|Diamonds in a new study reveal geological processes.|
Comparison of natural diamond morphologies: a 15.96
cteuhedral octahedron (left) and a 4.82 ct rounded resorbed octahedron (right).
The researchers used the new nano-scale technique of Transmission Kikuchi Diffraction to discover rims of the iron oxide mineral magnetite just a few ten thousandths of a millimetre thick around sulphide minerals inside the diamonds. The GFZ's Anja Schreiber prepared these slices using a focussed beam of charged atoms (ions) to ablate the surface. The already ultra-thin slices were re-thinned after being mounted on a carbon-coated copper grid. This process was carried out for the first time successfully on a grid and yielded the data set used for the study.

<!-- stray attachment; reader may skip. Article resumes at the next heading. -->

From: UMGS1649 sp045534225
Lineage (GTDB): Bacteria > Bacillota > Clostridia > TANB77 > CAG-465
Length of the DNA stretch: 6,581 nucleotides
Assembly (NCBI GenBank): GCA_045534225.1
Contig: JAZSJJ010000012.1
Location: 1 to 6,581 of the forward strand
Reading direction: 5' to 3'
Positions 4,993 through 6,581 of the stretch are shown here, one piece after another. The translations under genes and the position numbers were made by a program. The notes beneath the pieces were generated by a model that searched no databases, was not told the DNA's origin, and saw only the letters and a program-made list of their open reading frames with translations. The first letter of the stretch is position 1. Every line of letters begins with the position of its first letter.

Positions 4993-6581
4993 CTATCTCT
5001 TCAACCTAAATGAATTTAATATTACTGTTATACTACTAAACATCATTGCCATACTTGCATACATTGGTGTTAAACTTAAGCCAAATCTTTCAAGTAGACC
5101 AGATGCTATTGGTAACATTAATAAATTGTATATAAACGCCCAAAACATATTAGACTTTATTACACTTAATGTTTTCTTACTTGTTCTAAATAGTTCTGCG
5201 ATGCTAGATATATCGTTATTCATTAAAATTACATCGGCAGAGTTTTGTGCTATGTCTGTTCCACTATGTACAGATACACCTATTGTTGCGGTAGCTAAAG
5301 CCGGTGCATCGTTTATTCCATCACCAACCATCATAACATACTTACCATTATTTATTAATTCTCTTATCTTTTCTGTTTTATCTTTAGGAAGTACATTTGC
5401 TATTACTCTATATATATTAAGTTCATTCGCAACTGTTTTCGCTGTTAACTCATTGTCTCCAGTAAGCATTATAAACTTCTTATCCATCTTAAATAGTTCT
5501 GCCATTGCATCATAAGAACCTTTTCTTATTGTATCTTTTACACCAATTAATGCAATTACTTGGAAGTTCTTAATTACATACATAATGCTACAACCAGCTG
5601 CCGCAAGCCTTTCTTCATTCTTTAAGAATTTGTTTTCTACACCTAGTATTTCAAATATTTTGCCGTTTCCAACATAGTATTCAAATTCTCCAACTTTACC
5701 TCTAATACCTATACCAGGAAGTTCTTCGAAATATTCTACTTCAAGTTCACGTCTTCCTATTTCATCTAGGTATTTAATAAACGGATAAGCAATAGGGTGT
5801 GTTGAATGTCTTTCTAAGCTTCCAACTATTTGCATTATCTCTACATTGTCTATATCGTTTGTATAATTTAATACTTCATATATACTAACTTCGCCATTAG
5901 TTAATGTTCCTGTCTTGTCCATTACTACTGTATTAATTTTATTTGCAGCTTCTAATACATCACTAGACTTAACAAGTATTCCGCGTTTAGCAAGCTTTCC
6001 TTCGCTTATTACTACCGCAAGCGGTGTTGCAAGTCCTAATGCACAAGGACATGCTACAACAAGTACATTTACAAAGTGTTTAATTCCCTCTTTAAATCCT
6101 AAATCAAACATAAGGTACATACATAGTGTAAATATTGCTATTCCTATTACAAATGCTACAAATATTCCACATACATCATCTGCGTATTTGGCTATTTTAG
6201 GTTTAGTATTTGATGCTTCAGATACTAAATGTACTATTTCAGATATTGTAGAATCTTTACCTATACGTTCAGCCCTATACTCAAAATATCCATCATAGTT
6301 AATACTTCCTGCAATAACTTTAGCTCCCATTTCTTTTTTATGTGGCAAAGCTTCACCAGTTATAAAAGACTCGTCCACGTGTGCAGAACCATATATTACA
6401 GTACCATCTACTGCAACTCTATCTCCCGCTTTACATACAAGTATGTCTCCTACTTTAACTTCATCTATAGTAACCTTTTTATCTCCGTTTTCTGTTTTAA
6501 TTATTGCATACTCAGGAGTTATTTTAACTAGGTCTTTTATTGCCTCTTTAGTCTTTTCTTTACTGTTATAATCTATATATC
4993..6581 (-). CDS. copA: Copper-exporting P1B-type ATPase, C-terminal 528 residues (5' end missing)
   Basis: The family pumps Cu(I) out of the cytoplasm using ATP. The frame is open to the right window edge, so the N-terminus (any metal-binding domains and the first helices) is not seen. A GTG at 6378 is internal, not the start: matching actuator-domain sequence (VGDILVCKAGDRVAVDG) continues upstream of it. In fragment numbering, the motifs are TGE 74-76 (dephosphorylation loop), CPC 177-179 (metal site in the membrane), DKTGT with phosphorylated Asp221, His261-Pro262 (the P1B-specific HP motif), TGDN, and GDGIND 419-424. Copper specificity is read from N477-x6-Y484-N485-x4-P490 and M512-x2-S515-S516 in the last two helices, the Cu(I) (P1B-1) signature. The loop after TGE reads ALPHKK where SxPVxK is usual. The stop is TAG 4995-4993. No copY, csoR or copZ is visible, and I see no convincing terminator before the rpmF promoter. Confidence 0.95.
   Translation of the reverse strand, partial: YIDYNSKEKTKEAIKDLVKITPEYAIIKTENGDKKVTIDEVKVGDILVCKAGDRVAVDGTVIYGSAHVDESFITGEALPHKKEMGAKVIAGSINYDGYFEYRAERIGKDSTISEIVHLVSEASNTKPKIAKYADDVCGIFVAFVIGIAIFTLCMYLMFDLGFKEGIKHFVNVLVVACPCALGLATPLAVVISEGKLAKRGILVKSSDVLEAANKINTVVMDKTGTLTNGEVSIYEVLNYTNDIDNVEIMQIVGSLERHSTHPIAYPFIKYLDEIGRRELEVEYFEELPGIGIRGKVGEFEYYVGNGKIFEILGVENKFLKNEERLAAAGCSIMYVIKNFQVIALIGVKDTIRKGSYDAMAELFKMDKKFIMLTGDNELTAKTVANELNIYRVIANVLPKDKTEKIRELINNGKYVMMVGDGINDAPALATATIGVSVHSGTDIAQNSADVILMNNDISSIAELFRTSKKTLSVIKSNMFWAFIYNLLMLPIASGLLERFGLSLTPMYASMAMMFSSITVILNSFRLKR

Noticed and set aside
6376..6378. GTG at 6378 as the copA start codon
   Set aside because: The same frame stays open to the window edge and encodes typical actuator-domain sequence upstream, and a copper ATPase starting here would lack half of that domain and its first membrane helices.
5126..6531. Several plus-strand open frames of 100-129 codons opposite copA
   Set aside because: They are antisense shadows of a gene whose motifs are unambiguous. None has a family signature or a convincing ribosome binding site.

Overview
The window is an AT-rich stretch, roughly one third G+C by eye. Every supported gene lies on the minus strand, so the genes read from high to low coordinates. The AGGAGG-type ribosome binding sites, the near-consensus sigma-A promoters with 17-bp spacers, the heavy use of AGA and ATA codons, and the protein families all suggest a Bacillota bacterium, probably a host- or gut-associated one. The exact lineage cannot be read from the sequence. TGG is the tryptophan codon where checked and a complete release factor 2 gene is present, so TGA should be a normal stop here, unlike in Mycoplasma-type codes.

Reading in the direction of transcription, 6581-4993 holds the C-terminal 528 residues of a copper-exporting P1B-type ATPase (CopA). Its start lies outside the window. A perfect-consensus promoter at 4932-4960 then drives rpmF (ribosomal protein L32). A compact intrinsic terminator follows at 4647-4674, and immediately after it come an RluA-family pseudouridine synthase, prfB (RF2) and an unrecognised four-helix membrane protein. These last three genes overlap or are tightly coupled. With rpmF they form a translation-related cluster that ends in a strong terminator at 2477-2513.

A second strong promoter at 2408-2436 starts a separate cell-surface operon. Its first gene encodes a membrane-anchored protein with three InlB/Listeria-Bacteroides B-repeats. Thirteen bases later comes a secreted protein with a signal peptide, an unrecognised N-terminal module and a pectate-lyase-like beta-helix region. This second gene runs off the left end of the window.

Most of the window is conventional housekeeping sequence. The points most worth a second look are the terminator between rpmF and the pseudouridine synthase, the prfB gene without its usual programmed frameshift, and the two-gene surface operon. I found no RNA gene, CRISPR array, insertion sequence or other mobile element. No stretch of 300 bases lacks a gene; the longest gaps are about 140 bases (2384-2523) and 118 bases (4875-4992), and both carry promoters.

The results also solve a puzzle that has occupied diamond researchers for decades, namely the over-abundance of sulphide occurring as inclusions in diamond. Iron sulphides are the most common inclusions in diamond even though there is only about 0.02% of sulphur in the mantle: it now appears that the oxidation of the iron sulphides directly causes the formation of the diamonds that include them.
The above post is reprinted from materials provided by GFZ GeoForschungsZentrum Potsdam, Helmholtz Centre